Plymouth State Professor Makes Mammoth Fossil Discovery
Plymouth State University biology professor Fred Prince holds a woolly mammoth tooth he discovered in a former gravel pit in Thornton, N.H., in April. About ten years ago, Prince found another while fishing in a remote Campton, N.H., stream. That tooth was tossed aside. (Plymouth State University photograph)
About an hour’s drive from Lebanon, in a biology professor’s home in the White Mountains in Campton, N.H., there is a refrigerator stocked with a case of Canadian beer, perhaps some food, and the only confirmed evidence that woolly mammoths roamed what is now the Granite State more than 11,000 years ago.
The treasured fossil — a fragment of a tooth of one of the great beasts — was discovered by the professor, Plymouth State University’s Fred Prince, in a Thornton, N.H., gravel pit in April. Using photos, an expert in South Dakota later confirmed the find, the first within New Hampshire’s borders.
“I guess the main thing is just the novelty,” Prince said on Wednesday, describing the excitement around his discovery. “I’ve looked as hard as I can through literature, I’ve talked to people. I’ve just seen no evidence whatsoever of anything from New Hampshire.”
Probably older than the Old Man of the Mountain, the iconic Cannon Mountain rock formation that was created by a retreating glacier about 11,000 years ago and crumbled in 2003, the tooth fragment is one of just a few confirmed woolly mammoth fossils found in New England.
It follows a tooth and tusk excavated near Mount Holly, Vt., in 1848 during railroad construction and a partial skeleton found in 1959 near Scarborough, Maine, according to a release from PSU. The closest finding to New Hampshire’s mainland was off the coast of Rye, N.H., near the Isles of Shoals, in 2013.
For Prince, 64, the story started 10 years ago, during a casual day of fly-fishing at one of Campton’s remote streams, when he noticed a smooth, strange object in the water. He picked it up, turned it around in his hand a few times and tossed it back into the gravel.
Later, during research about climate change, he became interested in the ice ages and, subsequently, woolly mammoths. He decided to invest in a woolly mammoth molar and a partial molar from the Netherlands, and in January, the items arrived protected by cushioning material.
When he peeled back the wrapping, that day from 10 years earlier came screeching back into his memory.
“I picked that up and I almost fell on the floor because that is exactly what I’d looked at over a decade earlier,” he said. “I said a bad word or two. To me, this kind of thing is a big deal.”
Devastated to realize that he may have thrown away such a treasure a decade earlier, Prince set out on a mission to find another, which is how he came across the inches-long fragment in the Upper Pemigewasset Valley gravel pit in April.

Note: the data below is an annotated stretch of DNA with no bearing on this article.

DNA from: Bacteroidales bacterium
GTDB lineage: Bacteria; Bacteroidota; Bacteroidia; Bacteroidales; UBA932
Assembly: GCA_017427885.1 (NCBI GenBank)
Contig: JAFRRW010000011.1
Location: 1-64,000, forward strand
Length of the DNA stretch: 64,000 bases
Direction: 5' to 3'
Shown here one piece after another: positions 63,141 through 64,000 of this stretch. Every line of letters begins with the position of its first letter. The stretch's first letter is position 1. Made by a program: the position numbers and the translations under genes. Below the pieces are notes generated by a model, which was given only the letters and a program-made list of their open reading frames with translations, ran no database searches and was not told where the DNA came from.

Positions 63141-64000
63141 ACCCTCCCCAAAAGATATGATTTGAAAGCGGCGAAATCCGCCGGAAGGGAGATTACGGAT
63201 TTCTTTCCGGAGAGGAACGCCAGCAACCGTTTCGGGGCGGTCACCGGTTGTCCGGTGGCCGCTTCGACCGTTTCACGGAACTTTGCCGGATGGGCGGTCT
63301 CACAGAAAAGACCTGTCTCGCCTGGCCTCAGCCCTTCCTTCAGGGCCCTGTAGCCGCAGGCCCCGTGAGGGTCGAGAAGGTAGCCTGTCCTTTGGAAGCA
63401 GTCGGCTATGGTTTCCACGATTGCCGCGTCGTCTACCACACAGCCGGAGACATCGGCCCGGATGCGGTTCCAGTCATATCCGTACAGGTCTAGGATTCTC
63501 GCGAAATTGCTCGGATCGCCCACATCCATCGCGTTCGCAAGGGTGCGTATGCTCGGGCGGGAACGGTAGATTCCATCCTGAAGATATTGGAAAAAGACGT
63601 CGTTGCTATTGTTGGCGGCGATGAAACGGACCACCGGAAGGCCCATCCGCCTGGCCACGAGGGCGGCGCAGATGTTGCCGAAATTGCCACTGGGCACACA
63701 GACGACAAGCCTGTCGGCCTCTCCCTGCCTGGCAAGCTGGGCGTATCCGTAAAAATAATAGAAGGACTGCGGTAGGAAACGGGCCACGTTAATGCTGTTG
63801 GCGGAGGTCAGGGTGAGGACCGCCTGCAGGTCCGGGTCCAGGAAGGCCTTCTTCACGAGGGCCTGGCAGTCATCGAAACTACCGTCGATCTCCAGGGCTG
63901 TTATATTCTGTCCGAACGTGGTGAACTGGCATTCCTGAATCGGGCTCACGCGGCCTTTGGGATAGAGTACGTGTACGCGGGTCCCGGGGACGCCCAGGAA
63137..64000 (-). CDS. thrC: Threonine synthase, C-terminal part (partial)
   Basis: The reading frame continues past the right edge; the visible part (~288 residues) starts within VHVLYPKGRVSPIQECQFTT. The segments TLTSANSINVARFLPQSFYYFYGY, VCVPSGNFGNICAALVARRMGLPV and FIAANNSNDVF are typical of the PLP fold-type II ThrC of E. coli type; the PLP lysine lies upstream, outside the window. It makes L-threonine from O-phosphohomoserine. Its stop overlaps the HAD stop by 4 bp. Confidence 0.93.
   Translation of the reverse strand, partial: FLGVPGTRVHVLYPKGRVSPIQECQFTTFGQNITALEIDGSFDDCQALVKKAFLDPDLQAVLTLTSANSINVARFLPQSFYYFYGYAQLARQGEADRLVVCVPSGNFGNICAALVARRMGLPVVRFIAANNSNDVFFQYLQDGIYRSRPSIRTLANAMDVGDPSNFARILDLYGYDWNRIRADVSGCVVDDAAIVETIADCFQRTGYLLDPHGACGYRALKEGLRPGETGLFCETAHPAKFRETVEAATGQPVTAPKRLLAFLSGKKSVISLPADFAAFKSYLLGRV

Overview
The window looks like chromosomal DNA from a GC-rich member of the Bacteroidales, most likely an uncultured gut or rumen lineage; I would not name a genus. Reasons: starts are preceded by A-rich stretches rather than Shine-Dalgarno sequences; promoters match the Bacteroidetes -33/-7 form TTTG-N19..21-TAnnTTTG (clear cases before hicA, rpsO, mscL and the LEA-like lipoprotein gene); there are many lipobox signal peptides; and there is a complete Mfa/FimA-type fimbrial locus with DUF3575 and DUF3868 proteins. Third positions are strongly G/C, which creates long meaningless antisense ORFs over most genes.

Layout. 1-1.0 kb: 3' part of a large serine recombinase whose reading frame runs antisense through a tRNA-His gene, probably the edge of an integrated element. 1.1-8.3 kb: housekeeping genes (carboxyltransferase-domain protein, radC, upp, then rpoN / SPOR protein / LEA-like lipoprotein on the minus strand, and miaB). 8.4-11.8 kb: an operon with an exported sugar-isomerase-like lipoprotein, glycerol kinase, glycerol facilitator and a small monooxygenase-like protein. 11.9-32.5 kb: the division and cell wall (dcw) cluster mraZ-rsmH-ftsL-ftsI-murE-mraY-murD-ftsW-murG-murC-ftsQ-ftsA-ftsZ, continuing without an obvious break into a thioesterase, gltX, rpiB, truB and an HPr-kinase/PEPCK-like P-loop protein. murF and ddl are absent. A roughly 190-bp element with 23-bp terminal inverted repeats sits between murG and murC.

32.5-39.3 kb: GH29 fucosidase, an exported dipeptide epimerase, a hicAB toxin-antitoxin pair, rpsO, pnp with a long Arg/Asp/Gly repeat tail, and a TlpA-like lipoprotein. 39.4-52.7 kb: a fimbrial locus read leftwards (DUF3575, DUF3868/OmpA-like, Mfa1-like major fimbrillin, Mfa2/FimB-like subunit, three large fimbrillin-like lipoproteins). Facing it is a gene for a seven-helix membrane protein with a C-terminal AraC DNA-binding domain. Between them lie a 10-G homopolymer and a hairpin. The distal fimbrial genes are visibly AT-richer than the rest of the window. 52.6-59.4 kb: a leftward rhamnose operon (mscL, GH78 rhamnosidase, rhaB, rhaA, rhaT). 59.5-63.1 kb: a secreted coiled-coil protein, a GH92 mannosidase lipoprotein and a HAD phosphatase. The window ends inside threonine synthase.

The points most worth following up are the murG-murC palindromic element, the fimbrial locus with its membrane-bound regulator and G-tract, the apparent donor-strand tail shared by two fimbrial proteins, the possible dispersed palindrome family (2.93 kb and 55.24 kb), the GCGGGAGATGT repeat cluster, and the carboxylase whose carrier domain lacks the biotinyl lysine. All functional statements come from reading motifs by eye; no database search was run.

He sent photos of the specimen to Dr. Larry Agenbroad, director of The Mammoth Site in South Dakota, who confirmed it as a tooth fragment from a woolly mammoth.
About two-thirds of the specimen was then sent to a lab in Arizona to try to date its origins, but the lab found the collagen to be too deteriorated for its methods, Prince said. He said he is exploring other options to try to determine its age, and the last third of the fragment remains in his fridge.
The woolly mammoth is closely related to the modern Asian elephant, but was more comparable in size to the African elephant, at about 9 to 11 feet tall at the shoulder and weighing roughly six tons, according to information provided by PSU. Its tusks could reach 15 feet long.
Derived from another line of mammoth species more than 200,000 years ago, the last woolly mammoths went extinct worldwide about 11,000 years ago, with the exception of a small colony that survived on Wrangel Island, in the Arctic Ocean, until 4,000 years ago, according to the school. Their tundra-like habitat ranged from northern Eurasia to North America.
At the Montshire Museum in Norwich, Vt., Science Educator Rebecca Haynes — a paleontology enthusiast who spent part of her honeymoon at the South Dakotan Mammoth Site — was thrilled to learn of Prince’s discovery.
The museum keeps a full woolly mammoth tooth, which is about 10 inches long, and a half-tooth in its fossil collection, she said.
“The idea that you can find a tooth of an extinct member of the elephant family — it just reminds me of those early historic finds of mammoths … and how mythical and how surprising (they are),” she said.
Finding things like fossils locally, Haynes said, can help people of all ages to feel more engaged in what they are learning about. She said families are often asking her where they can go out and find fossils, but New England is tough, she said, because of the states’ geological makeup.
New Hampshire in particular, she said, is lacking in sedimentary rock, which is where fossils most often form.
“It’s not a fossil-rich state,” she said. “Finding any fossil specimen in New Hampshire is an amazing thing.”
Maggie Cassidy can be reached at firstname.lastname@example.org or 603-727-3220.